Publications & Products
Volume 1, Issue 10

Don’t Leave Money on the Table

Nearly one in 10 gifts to educational institutions is eligible for a matching gift from employers of individual donors. It's time more community colleges took advantage of these opportunities, say a group of matching gifts experts.

Community colleges reported receiving $269,382 collectively in matching gifts in 2011, according to the latest Voluntary Support of Education survey. Of the institutions reporting, the average number of matching gifts was nine and the average total raised through matching gifts was $3,545. These numbers have trended down slightly from the previous two years. They are also dramatically lower than those for baccalaureate, master's and research/doctoral institutions.

The differences don't have to be so stark, says Steve Hafner, founder and chief executive officer of HEP Development Services, a company that helps education institutions find and maximize matching gifts.

"Community colleges are no different than many smaller nonprofit organizations—and they get plenty of matching gifts," Hafner says. "You just need to keep it simple and educate [community colleges] on the value of matching gifts."

Hafner, who attended Northern Virginia Community College before transferring to nearby George Mason University, says there are lots of people in northern Virginia who work for companies that match gifts.

"And they're pretty much an afterthought. Nobody is preaching the matching gift to these institutions," Hafner says. And I think the two-year market is ready for it."

Getting started doesn't take much, Hafner adds.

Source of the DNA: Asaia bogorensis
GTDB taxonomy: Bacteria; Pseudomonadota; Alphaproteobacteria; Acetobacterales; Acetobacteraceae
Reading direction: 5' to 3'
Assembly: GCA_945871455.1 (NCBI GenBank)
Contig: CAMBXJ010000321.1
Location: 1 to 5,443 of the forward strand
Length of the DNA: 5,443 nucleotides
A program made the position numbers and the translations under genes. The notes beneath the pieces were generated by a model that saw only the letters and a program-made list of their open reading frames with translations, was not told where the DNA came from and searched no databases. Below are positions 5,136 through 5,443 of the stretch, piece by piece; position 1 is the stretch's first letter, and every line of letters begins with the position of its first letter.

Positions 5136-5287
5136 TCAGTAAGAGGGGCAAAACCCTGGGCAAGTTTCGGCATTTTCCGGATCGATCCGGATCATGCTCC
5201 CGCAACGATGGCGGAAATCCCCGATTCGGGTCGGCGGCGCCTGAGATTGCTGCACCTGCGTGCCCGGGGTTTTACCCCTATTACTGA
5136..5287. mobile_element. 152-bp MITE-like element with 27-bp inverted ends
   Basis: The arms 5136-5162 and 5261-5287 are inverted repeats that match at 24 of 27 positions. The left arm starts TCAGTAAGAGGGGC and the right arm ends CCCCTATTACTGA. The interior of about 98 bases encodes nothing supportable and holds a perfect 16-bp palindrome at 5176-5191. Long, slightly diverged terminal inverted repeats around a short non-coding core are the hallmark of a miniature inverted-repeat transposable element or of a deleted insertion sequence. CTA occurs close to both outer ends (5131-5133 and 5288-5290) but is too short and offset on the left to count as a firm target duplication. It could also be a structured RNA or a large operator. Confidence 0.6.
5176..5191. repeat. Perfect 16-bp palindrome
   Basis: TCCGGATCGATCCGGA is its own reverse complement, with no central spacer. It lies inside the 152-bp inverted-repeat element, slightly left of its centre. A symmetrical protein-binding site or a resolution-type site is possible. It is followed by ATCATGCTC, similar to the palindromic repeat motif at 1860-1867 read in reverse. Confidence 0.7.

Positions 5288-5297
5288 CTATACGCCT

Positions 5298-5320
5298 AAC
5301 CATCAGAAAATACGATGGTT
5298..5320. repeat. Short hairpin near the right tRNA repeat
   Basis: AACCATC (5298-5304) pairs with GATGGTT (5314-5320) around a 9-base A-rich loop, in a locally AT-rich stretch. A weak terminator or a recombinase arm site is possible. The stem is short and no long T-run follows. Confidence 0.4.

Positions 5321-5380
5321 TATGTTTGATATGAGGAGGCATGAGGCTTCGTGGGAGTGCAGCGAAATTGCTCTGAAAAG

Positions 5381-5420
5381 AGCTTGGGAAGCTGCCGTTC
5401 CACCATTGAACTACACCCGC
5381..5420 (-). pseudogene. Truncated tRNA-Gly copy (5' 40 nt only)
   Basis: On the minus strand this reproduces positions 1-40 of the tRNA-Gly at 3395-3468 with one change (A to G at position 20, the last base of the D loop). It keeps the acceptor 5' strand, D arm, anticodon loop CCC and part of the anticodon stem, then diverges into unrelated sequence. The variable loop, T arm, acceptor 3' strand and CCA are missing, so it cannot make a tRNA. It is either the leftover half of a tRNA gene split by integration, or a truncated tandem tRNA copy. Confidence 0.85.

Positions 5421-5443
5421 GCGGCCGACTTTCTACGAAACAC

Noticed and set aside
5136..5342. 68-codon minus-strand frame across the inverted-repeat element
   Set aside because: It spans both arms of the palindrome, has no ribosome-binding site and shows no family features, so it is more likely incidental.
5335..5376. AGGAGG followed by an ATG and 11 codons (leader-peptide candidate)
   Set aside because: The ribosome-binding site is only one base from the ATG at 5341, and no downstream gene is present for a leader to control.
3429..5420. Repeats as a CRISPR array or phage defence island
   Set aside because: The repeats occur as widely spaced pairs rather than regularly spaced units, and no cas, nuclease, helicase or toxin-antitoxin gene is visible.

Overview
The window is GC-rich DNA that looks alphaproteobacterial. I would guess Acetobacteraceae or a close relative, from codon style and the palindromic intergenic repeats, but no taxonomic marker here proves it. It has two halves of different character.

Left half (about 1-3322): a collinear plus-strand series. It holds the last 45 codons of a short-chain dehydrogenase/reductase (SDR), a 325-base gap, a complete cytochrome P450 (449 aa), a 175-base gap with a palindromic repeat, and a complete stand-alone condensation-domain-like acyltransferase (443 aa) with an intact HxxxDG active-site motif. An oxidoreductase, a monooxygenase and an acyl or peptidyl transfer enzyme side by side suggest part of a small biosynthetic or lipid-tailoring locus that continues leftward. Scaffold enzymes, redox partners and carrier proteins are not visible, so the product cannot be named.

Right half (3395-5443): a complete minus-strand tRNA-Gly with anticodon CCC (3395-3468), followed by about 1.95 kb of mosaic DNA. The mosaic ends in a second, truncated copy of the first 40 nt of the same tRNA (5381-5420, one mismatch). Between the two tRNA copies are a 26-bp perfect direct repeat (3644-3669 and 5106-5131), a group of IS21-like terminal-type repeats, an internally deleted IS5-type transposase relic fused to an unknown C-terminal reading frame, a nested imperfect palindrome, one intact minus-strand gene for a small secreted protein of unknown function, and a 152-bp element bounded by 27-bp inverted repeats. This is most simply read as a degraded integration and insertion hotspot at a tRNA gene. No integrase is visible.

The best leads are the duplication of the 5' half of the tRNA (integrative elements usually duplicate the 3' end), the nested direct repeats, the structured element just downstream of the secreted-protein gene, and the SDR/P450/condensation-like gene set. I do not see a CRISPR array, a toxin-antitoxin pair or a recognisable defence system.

"You need to promote matching gifts proactively and not rely on donors to know if their gift is match-eligible," Hafner says. "That can take the shape of a link on a website so that people can see if they're match-eligible. Or if you're directly working with donors, it can help to know before you start a correspondence if they're match-eligible. Pointing that out can help provide an incentive."

HEP, in conjunction with CASE, will host a free webinar next month on creating an active matching gift program at a community college. The first 50 registrants for the event will receive a free screening from HEP on how many of the donors on their institution's donor list work for companies that match gifts.

Linda Stark, matching gifts specialist at Cal Poly State University, will conduct the webinar. She says community college fundraising professionals will be able to make a case to administrators for investing in a matching gifts program once they achieve some initial success.

"People love success," Stark says. "An organization can market matching just by referring donors to the [human resources department] and asking if they have a matching gift program. When your college starts getting more initial matching gifts, you'll get more support to ramp things up."

This article is from the April 2012 issue of the Community College Advancement News.


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